Gray Gaulding is currently competing in his first full-time season in the NASCAR Xfinity Series, driving the No. 08 SS Green Light Chevrolet. The 21-year-old has one top-five finish, a second at Talladega Superspeedway, to go along with three top 10s, gaining experience after years running the Cup Series part-time.
As the Xfinity Series heads to Las Vegas Motor Speedway for its regular-season finale, Gaulding is the first driver below the playoff cut line. He must win this race in order to make the postseason after spending most of the year on the outside looking in.
In the 2019 Indiana 250 at Indianapolis Motor Speedway, Gaulding finished on the lead lap in 13th, impressive at that track considering the team’s current funding. Prior to the race, Gaulding talked to Frontstretch about trying to make the playoffs and how money makes the difference in NASCAR these days.
Mark Kristl, Frontstretch: What are your thoughts competing at Indianapolis Motor Speedway? Should NASCAR race somewhere else?
Gray Gaulding: I really don’t care. No matter where I’m going each week, I feel like I can run well anywhere. If I was really being critical, I would probably say somewhere like Bristol for the last chance to make the playoffs. It’s a cool place cause there’s so much history here. As a playoff driver, like the Cup guys that do make it, to take pictures after the race on the bricks, saying you’re in the playoffs, that’s a pretty cool moment. This is the world center of racing along with Daytona [International Speedway]. Daytona and Indianapolis are where every race car driver wants to be. To end it here [for Cup], it’s cool.
Kristl: Have you been to the Indy 500 before?
Gaulding: I never have. I’ve always been in Charlotte [Motor Speedway] racing the Coke 600 the past couple of years. Eventually, in my career, I would love to run the Indianapolis 500. I’ve run the Daytona 500, I’ve run the Brickyard, I’ve run the Bristol night race and Southern 500. I’ve run all the crown jewels. To add this to the list in a little bit of a different style with Indy would be pretty special.
Kristl: This is your first full-time season in NASCAR. How is that compared to racing part-time in previous seasons?
Gaulding: It’s 100 times better because you’re able to get in a rhythm, you’re able to get in a groove. Me, my crew chief, and my team, SS Green Light Racing, we’ve worked on our cars and our program throughout the whole year. From where we were a lot earlier in the season to now, it’s a been a huge jump. From where we were to now as far as speed, we’re qualifying well, we’re racing well, everything’s really going good. For me, as a driver, to be able to sit in the same car, same team, and same people around me week in and week out, it’s a game-changer. Compared to when I was running part-time, you can’t really get in a groove. It’s basically impossible because you’re not racing in every race.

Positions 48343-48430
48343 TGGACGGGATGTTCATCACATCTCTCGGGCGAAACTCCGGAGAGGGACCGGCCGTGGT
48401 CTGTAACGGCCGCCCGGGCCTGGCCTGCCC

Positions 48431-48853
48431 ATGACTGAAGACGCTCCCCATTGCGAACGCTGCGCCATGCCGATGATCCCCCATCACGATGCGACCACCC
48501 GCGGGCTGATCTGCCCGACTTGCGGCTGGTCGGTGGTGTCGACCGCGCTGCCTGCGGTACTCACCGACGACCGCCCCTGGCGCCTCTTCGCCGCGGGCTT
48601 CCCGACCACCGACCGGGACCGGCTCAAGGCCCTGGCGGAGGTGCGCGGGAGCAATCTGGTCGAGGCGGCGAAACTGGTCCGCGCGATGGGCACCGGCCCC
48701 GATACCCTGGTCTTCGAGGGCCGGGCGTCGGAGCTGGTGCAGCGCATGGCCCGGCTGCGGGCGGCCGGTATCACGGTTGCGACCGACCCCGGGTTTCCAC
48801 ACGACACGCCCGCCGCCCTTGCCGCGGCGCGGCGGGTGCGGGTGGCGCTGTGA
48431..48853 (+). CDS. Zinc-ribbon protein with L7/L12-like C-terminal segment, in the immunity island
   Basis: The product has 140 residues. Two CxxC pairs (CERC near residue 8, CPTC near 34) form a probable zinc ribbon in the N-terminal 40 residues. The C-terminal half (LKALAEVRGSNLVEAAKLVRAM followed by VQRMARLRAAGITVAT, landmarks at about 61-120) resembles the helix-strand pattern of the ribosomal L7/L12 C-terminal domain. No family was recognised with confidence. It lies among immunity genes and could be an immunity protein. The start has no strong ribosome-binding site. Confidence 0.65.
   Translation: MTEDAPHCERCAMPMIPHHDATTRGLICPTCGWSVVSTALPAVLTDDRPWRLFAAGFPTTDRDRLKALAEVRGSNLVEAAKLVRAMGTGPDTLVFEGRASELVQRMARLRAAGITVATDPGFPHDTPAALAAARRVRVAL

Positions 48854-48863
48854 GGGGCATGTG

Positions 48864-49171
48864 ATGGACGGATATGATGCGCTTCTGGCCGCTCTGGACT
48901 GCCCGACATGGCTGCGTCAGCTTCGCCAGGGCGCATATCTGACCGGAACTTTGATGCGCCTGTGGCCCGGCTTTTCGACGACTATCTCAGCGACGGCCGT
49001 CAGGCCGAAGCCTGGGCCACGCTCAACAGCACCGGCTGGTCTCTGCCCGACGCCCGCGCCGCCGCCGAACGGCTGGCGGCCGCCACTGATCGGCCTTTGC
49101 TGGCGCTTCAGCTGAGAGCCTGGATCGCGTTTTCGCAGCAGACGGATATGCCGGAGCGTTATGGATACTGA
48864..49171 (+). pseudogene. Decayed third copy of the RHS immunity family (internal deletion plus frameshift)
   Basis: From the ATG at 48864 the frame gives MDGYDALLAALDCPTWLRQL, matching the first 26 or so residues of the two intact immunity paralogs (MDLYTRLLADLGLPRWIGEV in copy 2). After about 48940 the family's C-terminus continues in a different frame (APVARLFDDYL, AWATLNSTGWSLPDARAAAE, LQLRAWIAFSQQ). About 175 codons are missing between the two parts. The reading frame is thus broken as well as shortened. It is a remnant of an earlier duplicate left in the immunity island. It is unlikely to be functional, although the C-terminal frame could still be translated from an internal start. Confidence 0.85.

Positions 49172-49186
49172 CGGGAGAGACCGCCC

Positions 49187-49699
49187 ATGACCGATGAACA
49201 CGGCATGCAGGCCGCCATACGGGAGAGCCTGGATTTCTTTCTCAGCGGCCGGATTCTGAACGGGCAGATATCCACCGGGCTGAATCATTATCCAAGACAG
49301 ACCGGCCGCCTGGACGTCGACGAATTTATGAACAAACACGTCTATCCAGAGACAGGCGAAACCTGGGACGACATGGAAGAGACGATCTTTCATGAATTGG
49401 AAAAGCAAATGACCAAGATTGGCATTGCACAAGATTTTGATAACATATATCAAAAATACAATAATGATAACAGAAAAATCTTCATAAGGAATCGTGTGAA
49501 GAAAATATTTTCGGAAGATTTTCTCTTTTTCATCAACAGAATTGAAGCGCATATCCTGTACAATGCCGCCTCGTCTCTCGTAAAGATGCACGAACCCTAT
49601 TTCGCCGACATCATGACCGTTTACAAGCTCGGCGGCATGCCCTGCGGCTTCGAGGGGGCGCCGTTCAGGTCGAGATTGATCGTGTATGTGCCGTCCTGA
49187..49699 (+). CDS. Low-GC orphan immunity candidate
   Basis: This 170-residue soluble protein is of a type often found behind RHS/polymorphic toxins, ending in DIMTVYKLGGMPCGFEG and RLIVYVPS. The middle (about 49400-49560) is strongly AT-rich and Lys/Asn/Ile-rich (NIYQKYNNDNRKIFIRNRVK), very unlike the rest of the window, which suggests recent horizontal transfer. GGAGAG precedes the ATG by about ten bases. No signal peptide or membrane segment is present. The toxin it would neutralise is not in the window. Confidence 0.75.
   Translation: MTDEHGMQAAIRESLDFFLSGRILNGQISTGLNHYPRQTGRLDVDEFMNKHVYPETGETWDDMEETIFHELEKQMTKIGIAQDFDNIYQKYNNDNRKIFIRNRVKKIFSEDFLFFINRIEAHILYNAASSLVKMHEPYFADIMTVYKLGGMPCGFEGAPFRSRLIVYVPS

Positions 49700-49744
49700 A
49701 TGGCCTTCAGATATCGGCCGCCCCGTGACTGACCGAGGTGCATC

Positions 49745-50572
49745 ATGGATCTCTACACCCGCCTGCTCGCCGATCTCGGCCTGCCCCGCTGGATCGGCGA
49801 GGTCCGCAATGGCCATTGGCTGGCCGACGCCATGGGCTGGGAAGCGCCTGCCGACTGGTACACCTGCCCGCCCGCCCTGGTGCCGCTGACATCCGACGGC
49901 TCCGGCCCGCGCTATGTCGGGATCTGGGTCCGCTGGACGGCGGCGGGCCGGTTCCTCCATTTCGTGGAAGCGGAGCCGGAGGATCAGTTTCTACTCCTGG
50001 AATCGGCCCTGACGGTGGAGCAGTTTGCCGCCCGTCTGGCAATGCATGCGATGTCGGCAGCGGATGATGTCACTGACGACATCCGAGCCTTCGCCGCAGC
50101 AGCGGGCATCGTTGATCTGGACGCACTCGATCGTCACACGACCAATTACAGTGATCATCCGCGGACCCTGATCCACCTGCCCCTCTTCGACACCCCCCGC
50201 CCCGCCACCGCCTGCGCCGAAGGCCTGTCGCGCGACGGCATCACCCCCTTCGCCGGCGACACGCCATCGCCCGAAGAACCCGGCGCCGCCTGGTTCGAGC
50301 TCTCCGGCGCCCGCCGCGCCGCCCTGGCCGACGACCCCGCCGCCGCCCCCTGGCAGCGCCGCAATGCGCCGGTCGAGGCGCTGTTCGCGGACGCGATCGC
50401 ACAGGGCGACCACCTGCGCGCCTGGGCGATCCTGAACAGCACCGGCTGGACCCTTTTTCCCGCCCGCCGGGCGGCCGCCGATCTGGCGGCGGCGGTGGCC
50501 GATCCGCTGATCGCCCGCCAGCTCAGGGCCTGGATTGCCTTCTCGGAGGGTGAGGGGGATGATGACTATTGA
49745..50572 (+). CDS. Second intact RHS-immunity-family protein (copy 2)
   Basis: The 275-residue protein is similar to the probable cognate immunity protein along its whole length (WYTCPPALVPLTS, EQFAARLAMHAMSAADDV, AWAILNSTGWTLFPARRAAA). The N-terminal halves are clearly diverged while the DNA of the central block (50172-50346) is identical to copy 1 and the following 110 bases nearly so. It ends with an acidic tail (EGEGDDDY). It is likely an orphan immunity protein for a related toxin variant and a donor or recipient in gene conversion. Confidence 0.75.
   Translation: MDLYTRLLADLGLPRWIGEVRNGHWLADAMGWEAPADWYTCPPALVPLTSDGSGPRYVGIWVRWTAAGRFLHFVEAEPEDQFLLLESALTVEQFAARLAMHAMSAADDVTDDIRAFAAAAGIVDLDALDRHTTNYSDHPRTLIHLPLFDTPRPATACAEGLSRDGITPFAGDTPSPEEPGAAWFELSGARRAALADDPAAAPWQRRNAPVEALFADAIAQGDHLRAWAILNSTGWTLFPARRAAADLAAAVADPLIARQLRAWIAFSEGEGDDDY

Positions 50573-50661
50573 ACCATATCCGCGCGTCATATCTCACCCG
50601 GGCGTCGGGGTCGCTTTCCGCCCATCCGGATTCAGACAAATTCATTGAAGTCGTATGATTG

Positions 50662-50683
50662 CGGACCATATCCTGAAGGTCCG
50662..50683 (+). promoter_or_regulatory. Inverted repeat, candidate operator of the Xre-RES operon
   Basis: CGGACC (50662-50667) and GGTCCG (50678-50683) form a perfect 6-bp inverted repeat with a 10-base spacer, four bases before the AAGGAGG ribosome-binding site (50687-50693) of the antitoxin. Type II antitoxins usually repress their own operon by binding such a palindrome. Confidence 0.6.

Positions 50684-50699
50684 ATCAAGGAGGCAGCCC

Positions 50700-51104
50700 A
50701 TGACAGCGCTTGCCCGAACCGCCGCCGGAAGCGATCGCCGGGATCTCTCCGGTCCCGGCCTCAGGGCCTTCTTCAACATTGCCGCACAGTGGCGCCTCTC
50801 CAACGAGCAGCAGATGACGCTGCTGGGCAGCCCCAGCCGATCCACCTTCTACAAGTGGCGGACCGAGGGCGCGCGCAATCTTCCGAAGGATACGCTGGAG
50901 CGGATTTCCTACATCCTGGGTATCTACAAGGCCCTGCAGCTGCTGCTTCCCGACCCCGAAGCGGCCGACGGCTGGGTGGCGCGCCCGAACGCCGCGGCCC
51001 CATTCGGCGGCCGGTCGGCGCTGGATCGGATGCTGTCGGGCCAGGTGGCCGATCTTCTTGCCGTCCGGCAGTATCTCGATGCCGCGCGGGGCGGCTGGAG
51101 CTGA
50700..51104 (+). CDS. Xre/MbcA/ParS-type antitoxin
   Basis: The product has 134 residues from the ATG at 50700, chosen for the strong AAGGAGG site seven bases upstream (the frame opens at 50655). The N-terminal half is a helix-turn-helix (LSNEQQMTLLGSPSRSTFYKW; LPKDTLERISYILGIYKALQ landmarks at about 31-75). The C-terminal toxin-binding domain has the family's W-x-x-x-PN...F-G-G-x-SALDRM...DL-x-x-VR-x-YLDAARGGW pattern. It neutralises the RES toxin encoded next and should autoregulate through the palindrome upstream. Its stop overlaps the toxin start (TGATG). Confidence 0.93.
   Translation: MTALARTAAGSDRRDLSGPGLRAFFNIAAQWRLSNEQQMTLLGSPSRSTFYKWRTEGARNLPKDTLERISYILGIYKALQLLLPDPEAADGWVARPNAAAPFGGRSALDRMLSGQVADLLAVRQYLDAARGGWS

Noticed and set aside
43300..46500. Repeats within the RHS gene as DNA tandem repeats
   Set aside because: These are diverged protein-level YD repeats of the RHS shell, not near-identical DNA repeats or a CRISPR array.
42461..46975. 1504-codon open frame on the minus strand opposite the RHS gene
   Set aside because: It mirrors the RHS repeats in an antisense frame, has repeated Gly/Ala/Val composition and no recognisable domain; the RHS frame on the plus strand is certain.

Kristl: At the moment, you’re the first driver below the playoff cut line. One reason is you’ve scored fewer stage points than Brandon Jones, but you often finish better than him. What are your thoughts on that?
Gaulding: It’s the reality of it. In this era of racing, you have to get stage points. For us being a small organization, to run top 10 at any point in the race is tough. We’re racing against the top guys, top teams, which I feel like we’re capable, but if your car and equipment aren’t capable of doing it, it’s just not going to happen.
We’ve been close. A couple weeks ago, we finished sixth at Bristol [Motor Speedway] which was big. Stage points have definitely hurt us and put us in the box that we’re in. Now, we got nothing to lose. If we want to stay out, if it’s about to rain, stay out with five laps to go, that’s where we’re at, we’re in Hail Mary mode. We’re giving everything we have, and if we come up short, we can’t say we didn’t lay it out there.